I agree there is probably some underlying issue with the DOL. For example, easy child has Obsessive Compulsive Disorder (OCD) and thinks she can't do math. She actually tests very high in math but she gets stuck on this idea that math is hard and then can't do it. To me, it looks like all she has to do is sit down and do it but to her, it is much more complicated.

    What is supposed to work for Obsessive Compulsive Disorder (OCD) and might work here even if it isn't Obsessive Compulsive Disorder (OCD), is to encourage them to do it even if it makes them uncomfortable. Then they see that they can handle it and are eventually able to do it on their own.

    For your son, it might work better if he had some additional support at school like Marg said and/or if he had some incentive for doing it instead of a punishment for not doing it. I always start with a pretty big incentive at first just to get my daughter over the initial resistance. At first, I might give her a snow cone after school for one day of doing it. Then the next week, she might have to do it all week to get it.

    The bottom line is that you want your child to succeed in the honors classes. It really won't help if he goes back to the regular classes especially if he still doesn't do the work.
  9. Kjs

    Kjs Guest

    DOL (daily oral language) has been a daily excersize in every grade he was in. He has always refused it. The rare occassions he did it he does it correctly. They copy sentences down from the overhead and then make the punctuation corrections. He KNOWs this.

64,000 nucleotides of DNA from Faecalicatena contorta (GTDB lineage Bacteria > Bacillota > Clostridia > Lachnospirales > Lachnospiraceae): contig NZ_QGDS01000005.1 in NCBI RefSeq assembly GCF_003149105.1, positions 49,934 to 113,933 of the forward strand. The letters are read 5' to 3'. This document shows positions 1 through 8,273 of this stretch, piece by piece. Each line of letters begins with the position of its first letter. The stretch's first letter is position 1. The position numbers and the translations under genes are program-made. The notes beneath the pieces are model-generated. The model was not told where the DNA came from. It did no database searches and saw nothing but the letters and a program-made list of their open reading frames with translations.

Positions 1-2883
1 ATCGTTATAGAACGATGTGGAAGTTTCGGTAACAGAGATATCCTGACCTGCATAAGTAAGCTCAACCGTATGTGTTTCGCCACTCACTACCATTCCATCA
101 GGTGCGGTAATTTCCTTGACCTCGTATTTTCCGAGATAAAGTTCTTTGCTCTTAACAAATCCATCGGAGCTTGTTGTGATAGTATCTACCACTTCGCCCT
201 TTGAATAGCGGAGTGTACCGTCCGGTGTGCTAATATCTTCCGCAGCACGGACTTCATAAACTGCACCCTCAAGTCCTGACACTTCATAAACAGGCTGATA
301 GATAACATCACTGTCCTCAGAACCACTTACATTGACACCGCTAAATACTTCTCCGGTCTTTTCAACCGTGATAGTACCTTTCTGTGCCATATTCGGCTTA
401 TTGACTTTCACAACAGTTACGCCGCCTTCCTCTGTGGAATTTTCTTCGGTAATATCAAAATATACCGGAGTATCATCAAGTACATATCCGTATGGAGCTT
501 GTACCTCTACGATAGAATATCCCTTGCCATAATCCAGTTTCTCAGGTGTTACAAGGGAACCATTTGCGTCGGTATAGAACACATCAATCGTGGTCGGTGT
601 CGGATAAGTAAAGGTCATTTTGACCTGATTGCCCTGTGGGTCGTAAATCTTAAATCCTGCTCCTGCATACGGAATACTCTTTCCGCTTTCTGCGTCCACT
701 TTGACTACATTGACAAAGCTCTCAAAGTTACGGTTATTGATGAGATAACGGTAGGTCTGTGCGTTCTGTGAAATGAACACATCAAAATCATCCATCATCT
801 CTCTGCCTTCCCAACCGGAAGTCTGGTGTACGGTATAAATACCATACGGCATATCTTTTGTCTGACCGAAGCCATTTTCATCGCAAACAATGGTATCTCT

I was told 4 years ago that he is overwhelmed when he gets an assignment, just cannot do it, just looses it. I was told he looks at this big picture. Example..Math - 50 problems. OMG..I can't do that, that is too much, it will take me forever. This goes on for a very long time. When the teacher would get together with him and have him just take one at a time, he was fine. But he doesn't see that...he see's this big assignment.

    But yesterday it was TWO sentences. I wonder how long the sentences were. he does have troubles writing.

    I asked him again why...same as always, "I don't know"
  10. witzend

    witzend Well-Known Member

    With M it was "I hate writing". And this matters because... ? He did it if it was something he liked. You should see his blogs! They're overly articulate and well written (if somewhat pompous) and LONG! I just wish that they would see how much they limit themselves when they won't participate! It breaks my heart...
  11. mrscatinthehat

    mrscatinthehat Seussical

    When we were doing this with difficult child 2 and I wasn't in the room with him his teacher actually emailled me everyday with a report of problems. That way we could stay on top of things. I was very lucky that the teacher was willing to do this. Why is yours not willing to do weekly? It is in the IEP so a friendly reminder of that would be good. We did a reward consequence each night. Good report reward. Bad report consequence. It worked for a while.